Support Your Freedom to Speak:
Statement From The Editors of This Channel
Published 9 months ago

freedom of speech

The right to express information, ideas, and opinions free of government restrictions based on content and subject only to reasonable limitations (as the power of the government to avoid a clear and present danger) especially as guaranteed by the First and Fourteenth Amendments to the U.S. Constitution

Some of the pertinent reasonable limitations are listed below:

True Threats: For legal purposes a true threat is a statement directed towards a specific person and meant to frighten or intimidate another person and make them believe that they will be seriously harmed by the speaker or by someone acting on behalf of the speaker. True threats are not protected by the First Amendment. A person who makes a true threat can be charged with a crime, prosecuted, convicted and punished. State laws that make cross-burning a crime have been justified as the act is form of true threat;

Libel and slander: A person can have to answer in a civil court of law to a lawsuit alleging that they libeled or slandered another person. Libel is the publication of a statement about a person that is false, causes harm to their reputation and damage. Libelous statements usually concern the following:

Statements regarding improper sexual conduct;

Statements that associate someone with a vile disease, e.g. claiming that person has a sexually transmitted infection;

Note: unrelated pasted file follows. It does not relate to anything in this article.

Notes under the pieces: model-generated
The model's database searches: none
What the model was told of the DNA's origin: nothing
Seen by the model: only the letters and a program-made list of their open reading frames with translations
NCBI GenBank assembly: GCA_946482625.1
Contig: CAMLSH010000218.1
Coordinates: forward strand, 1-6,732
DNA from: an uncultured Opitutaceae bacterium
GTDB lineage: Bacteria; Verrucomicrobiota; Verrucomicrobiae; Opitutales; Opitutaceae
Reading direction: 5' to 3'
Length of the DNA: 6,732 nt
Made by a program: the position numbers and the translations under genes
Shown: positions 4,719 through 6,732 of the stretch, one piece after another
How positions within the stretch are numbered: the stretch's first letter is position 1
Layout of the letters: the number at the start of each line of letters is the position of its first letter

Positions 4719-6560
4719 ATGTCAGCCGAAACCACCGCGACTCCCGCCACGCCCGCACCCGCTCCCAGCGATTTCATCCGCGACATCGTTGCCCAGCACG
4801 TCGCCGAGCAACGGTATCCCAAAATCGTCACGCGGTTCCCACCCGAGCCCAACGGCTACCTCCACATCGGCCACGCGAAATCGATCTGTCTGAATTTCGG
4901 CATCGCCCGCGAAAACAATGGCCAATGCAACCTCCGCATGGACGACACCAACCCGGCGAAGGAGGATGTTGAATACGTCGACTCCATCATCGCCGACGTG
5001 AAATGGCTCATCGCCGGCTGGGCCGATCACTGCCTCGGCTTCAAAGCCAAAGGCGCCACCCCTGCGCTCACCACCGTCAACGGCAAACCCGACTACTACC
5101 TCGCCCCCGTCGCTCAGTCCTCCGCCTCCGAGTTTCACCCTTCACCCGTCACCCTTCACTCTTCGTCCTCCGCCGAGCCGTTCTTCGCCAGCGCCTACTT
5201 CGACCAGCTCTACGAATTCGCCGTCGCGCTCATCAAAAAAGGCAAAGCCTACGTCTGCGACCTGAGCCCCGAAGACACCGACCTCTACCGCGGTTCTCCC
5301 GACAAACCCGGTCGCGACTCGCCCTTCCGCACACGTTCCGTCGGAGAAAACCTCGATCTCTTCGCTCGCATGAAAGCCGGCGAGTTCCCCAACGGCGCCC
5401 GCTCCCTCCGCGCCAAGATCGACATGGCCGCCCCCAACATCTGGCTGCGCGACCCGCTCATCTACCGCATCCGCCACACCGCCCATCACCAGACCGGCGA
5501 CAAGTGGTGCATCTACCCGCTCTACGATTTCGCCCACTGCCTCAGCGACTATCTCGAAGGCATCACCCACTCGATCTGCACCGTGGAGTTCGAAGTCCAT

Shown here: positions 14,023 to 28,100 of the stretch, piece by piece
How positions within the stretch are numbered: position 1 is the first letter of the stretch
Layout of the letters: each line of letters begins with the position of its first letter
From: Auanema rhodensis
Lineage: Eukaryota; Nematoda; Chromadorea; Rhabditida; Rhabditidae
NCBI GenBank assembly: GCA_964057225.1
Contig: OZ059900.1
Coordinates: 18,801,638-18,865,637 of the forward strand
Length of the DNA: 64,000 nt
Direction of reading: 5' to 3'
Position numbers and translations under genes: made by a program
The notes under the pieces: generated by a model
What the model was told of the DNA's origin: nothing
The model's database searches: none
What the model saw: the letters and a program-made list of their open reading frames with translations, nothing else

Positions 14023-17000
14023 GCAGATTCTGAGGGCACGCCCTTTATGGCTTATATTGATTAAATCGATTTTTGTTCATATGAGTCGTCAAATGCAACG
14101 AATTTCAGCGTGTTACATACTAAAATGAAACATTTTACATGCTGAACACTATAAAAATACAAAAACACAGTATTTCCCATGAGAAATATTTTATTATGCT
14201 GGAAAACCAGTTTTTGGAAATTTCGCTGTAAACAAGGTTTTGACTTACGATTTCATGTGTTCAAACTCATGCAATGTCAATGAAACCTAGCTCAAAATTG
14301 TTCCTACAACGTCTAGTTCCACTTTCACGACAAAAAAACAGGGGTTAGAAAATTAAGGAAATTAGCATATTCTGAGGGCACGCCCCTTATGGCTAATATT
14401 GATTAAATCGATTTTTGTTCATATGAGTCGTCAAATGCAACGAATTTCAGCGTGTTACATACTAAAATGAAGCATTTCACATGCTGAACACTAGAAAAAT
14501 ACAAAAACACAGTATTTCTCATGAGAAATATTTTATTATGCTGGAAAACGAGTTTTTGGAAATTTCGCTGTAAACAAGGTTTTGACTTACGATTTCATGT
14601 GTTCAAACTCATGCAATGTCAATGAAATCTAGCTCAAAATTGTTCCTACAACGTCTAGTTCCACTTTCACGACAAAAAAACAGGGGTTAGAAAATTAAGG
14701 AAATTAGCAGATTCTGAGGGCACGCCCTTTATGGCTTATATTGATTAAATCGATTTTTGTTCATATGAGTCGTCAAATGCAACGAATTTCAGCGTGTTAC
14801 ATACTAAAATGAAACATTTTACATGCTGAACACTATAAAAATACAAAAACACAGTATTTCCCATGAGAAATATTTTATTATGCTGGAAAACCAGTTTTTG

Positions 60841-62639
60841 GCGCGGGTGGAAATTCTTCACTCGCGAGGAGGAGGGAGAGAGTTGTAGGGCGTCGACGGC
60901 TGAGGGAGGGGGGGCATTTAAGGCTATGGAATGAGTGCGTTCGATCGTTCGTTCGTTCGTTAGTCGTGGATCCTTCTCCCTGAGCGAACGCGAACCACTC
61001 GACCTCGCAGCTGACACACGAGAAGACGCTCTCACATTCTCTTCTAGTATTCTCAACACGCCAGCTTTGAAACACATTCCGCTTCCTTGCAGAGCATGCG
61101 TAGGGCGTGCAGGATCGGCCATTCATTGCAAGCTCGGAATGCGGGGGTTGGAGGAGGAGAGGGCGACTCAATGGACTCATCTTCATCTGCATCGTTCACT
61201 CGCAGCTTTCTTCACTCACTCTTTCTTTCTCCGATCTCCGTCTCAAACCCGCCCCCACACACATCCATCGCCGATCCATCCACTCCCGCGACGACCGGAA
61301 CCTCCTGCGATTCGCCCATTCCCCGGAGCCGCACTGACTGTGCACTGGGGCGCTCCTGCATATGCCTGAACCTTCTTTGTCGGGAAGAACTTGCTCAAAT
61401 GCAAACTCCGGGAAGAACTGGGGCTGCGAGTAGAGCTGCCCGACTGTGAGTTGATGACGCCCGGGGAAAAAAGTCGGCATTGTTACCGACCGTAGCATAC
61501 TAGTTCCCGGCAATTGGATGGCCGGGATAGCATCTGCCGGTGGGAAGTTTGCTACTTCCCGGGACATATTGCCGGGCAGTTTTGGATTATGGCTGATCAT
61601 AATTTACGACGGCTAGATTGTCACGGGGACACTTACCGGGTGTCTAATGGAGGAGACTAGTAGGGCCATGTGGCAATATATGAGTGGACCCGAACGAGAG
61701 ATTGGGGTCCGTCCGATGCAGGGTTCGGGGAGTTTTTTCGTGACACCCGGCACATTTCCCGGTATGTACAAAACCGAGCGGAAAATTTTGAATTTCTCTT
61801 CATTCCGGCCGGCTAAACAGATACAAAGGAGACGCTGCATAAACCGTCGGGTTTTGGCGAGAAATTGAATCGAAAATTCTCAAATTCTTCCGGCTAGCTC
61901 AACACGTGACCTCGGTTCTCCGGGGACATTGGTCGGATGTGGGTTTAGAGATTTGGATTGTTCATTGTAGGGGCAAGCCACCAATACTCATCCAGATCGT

Statements that accuse the person of illegal behavior;

Statements that hurt someone’s livelihood.

Statements that allege racial or religious bigotry.

Slander is essentially the same but the slanderous statement is made orally, not in writing. For a person who is a public figure to prove libel or slander, they have to prove that the source of the false statement made it with knowledge that is was false or recklessly failed to verify the truth of it,

Fraud and Other Speech Incident to Criminal Conduct: A person can be subject to criminal prosecution by police authorities for crimes that involve making false representations about a range of things for criminal purposes, usually to part a person from their money or other thing of value. Another category of crime that might punish speech is identified as disturbing the peace;

Fighting words: So-called “fighting words” are words, or speech, aimed at inciting imminent, lawless action on the part of those who hear them. The use of fighting words can be prohibited and made illegal in criminal law.

free speechfirst amendmentjonathan kleckthreats from followers

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